Event Horizon Solar & Wind Inc
Providing Solar and Wind power for 17 years.
616-389-3172 9am to 5pm eastern.
|When most consumers set out to do research about solar panels,
they will eventually come across the Residential Renewable Energy
Tax Credit also known as the Federal Investment Tax Credit (ITC).
This tax credit allows you to claim up to 30% of the price you pay
to install solar panels, which discounts the cost going solar
significantly. The credit has no limit and will be available through
December 31, 2019 and stepped down thereafter.
Admittedly, the solar tax incentive is confusing, and many of our customers have questions about it. While Event Horizon Solar is not licensed to give tax advice, and we recommend that you consult with a tax professional on all tax matters, we hope that by explaining the basics of the solar tax credit you will have a better understanding of how it will work for you when you are ready to purchase a solar system.
Many people are led to believe that they will receive a check from the federal government after they file their taxes, similar to how typical rebate works when purchasing a product. However, this is not true! The tax incentive is a credit, meaning that when you file your Federal taxes you can claim 30% of the qualified expenditures of your solar system.* If you owe Federal taxes that year, then the credit can be applied and you will either A) owe less, B) owe nothing, C) owe nothing and have a credit left over.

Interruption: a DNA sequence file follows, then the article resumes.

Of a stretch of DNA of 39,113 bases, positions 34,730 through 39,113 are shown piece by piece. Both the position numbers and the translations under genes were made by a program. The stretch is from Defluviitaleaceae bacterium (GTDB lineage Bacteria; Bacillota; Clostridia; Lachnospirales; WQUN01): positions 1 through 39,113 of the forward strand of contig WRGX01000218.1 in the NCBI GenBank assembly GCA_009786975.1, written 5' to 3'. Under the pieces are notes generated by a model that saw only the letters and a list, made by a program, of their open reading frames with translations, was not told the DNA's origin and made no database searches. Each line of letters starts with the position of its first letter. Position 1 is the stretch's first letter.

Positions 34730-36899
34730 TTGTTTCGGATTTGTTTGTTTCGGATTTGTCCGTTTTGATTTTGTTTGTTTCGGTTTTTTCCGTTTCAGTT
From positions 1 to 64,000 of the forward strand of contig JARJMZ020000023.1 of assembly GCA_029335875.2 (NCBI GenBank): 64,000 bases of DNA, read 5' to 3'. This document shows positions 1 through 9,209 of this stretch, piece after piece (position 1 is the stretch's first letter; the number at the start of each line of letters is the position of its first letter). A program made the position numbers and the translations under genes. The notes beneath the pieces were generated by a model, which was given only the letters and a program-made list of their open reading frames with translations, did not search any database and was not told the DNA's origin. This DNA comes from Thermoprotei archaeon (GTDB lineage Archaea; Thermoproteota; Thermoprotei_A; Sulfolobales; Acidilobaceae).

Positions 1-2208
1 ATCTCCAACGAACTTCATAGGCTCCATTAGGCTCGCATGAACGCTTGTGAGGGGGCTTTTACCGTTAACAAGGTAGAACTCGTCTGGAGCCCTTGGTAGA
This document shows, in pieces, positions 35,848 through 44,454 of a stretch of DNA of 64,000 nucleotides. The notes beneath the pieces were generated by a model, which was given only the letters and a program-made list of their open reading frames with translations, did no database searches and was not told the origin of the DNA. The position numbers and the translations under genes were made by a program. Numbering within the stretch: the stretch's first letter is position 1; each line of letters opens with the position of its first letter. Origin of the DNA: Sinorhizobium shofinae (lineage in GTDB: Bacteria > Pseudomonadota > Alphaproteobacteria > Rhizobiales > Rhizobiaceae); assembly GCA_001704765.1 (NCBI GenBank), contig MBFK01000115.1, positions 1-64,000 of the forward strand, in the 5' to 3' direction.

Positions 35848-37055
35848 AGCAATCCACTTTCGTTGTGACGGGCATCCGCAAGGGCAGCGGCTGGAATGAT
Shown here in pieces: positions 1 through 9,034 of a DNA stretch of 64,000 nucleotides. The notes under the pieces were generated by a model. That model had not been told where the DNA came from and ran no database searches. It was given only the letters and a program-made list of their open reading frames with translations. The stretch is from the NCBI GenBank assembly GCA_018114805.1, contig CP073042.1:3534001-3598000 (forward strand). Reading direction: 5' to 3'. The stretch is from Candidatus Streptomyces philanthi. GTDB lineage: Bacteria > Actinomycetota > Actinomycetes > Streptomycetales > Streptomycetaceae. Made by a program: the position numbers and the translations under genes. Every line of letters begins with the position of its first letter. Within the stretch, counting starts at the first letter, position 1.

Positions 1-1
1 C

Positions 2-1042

Let’s look at these situations in greater detail. To guide our sample scenarios, we’ll imagine that Joe Solar paid a total of $25,000 for the installation of his solar electric system on his home’s rooftop. This amount qualifies him for a $7,500 Federal tax credit.
In Scenario A (where he would owe less) April arrives, he files his taxes and claims the 30% solar tax credit. It turns out he owes $10,000 in taxes, so the entire $7,500 is applied and he writes check to Uncle Sam for the remaining $2,500 that he owes.
For Scenario B (where he would owe nothing) Joe went to his employer and told him that he would be getting a $7,500 tax credit for the year. The employer adjusted Joe’s withholdings on his pay check so that he took home more money and would owe $7,500 to the IRS in April. In April, Joe applies the $7,500 tax credit to his $7,500 tax bill and owes nothing.
For Scenario C (where he would owe nothing and have a leftover credit), we find out that Joe only owes $1,200 in taxes. His tax credit covers this $1,200 amount that he owes and then the remaining $6,300 tax credit will roll over to any succeeding taxable years through 2016. It may be possible to roll any remaining tax credit past 2016, but it’s not entirely clear as reported by DSIRE.